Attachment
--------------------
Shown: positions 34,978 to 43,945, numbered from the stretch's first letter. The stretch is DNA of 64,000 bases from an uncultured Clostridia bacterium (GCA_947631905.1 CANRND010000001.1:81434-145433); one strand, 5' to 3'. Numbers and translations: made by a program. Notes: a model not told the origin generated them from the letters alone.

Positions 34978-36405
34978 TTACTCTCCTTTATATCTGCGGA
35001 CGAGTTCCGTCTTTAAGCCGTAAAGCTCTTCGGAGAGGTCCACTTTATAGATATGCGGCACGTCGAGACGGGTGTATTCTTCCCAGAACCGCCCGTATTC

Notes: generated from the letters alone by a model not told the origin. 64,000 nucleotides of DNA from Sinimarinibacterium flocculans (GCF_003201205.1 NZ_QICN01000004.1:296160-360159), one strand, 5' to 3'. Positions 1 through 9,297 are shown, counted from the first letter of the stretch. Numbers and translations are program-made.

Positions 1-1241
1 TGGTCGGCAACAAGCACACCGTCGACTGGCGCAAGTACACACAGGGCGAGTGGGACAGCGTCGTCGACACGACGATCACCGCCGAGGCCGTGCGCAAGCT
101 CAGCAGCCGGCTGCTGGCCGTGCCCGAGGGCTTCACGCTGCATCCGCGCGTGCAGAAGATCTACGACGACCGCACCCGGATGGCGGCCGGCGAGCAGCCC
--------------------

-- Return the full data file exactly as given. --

Shown: positions 34,978 to 43,945, numbered from the stretch's first letter. The stretch is DNA of 64,000 bases from an uncultured Clostridia bacterium (GCA_947631905.1 CANRND010000001.1:81434-145433); one strand, 5' to 3'. Numbers and translations: made by a program. Notes: a model not told the origin generated them from the letters alone.

Positions 34978-36405
34978 TTACTCTCCTTTATATCTGCGGA
35001 CGAGTTCCGTCTTTAAGCCGTAAAGCTCTTCGGAGAGGTCCACTTTATAGATATGCGGCACGTCGAGACGGGTGTATTCTTCCCAGAACCGCCCGTATTC

Notes: generated from the letters alone by a model not told the origin. 64,000 nucleotides of DNA from Sinimarinibacterium flocculans (GCF_003201205.1 NZ_QICN01000004.1:296160-360159), one strand, 5' to 3'. Positions 1 through 9,297 are shown, counted from the first letter of the stretch. Numbers and translations are program-made.

Positions 1-1241
1 TGGTCGGCAACAAGCACACCGTCGACTGGCGCAAGTACACACAGGGCGAGTGGGACAGCGTCGTCGACACGACGATCACCGCCGAGGCCGTGCGCAAGCT
101 CAGCAGCCGGCTGCTGGCCGTGCCCGAGGGCTTCACGCTGCATCCGCGCGTGCAGAAGATCTACGACGACCGCACCCGGATGGCGGCCGGCGAGCAGCCC